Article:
In this case, if there is a 100 decibel sound and it is reduced by 10 decibels, the new sound level would be around 90 decibels. The reduction of 10 decibels would make the sound appear to be about half as loud to the human ear compared to the original 100 decibel sound.
It’s important to note that perceived loudness can vary depending on various factors, including individual sensitivity and the nature of the sound itself. Additionally, the perception of loudness is not a linear relationship with decibel levels, but rather follows a logarithmic scale. As a result, small changes in decibels can have significant effects on our perception of loudness.
To effectively manage noise, it is crucial to address all surfaces within the room. Noise tends to reflect off various hard surfaces, including ceilings, walls, shelves, machinery, and floors. By incorporating wall, ceiling, and corner baffles, the noise can be dampened, allowing soft materials to absorb and trap the sound before hitting the hard surfaces.
In addition, covering the flooring with rubber mats or carpets can further contribute to noise reduction.
If you are planning to enclose the source of the noise, it is essential to seal all edges tightly. This prevents sound leakage and ensures maximum effectiveness. Additionally, incorporating baffles within the enclosure is highly recommended. Baffles help dampen and reduce the overall noise within the enclosure, providing further control over sound levels.
While our acoustic curtains/panels are primarily designed for indoor use, we have received positive feedback from customers who have utilized them for outdoor or semi-outdoor applications. It is important to note that the warranty provided for our acoustic curtains is limited to indoor usage. However, we are pleased to inform you that our curtains have demonstrated satisfactory performance.
Dual Sided Absorption panels mostly used to be hung in front of hard surfaces for the sound to absorb in before getting reflected.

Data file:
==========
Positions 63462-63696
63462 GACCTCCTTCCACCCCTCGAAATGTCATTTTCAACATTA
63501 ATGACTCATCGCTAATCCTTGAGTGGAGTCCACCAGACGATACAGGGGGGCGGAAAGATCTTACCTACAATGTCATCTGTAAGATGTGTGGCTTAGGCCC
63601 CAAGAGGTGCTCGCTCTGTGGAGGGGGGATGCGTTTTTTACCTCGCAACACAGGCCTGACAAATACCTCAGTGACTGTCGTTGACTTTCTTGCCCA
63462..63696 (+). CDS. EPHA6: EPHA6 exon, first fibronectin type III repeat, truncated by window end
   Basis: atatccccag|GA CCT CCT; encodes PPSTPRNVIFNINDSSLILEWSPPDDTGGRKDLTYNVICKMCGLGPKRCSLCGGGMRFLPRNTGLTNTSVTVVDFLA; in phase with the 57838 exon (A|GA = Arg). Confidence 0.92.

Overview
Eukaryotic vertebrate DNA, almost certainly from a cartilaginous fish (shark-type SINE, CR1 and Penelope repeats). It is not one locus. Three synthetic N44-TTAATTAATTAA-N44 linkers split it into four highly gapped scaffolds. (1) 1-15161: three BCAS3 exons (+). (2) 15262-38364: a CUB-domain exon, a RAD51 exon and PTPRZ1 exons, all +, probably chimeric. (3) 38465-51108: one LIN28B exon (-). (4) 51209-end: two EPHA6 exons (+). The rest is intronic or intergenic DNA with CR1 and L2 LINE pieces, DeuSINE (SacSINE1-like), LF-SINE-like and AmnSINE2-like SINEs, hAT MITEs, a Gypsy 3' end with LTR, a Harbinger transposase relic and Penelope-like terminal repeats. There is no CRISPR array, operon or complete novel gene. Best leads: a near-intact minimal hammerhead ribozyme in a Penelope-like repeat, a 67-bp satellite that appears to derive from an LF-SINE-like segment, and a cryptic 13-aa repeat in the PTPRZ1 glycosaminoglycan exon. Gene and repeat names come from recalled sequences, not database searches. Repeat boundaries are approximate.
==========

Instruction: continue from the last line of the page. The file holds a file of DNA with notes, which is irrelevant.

Free Hanging Baffles hung from the ceiling structure above the noise source to absorb the loudest noises as soon as possible.
Corner Baffles ready to absorb the collected acoustic energy in the corners.
NRC (Noise Reduction Coefficient) – used to measure noise reduction (through absorption) in the same space as the noise source. STC (Sound Transmission Coefficient)- measures the Decibels loss of the sound going through an object.
NRC (Noise Reduction Coefficient) – used to measure noise reduction (through absorption) in the same space as the noise source. It is basically
a measurement of how well something absorbs sound, mostly in the range of normal speech frequencies. It is measured from 0 – 1.0 and can
be thought of as a percentage. The higher the NRC, the better it is at absorbing sound.
Example: A painted drywall wall has NRC of about .05, so it absorbs only about 5% of the sound that hits it and reflects back 95% of
STC (Sound Transmission Class) – A rating of how well a material/product attenuates sound. In simpler terms, it is how well an item blocks sound from going
through it. The higher the STC rating, the better sound isolation the wall will achieve. The STC rating is derived by measuring the transmission loss in dB at
certain frequencies and comparing it to a known STC curve.
Example: A metal stud wall with ½ in. thick drywall has an STC of 34. Cinder Block walls have an average STC of upper 40’s to low 50’s.
An STC rating in the upper 40’s is good. STC ratings in the 50’s are excellent.
The matrix below can help you to give our sales team how you perceive the unwanted noise and recommend which of our industrial noise control curtains can be a solution.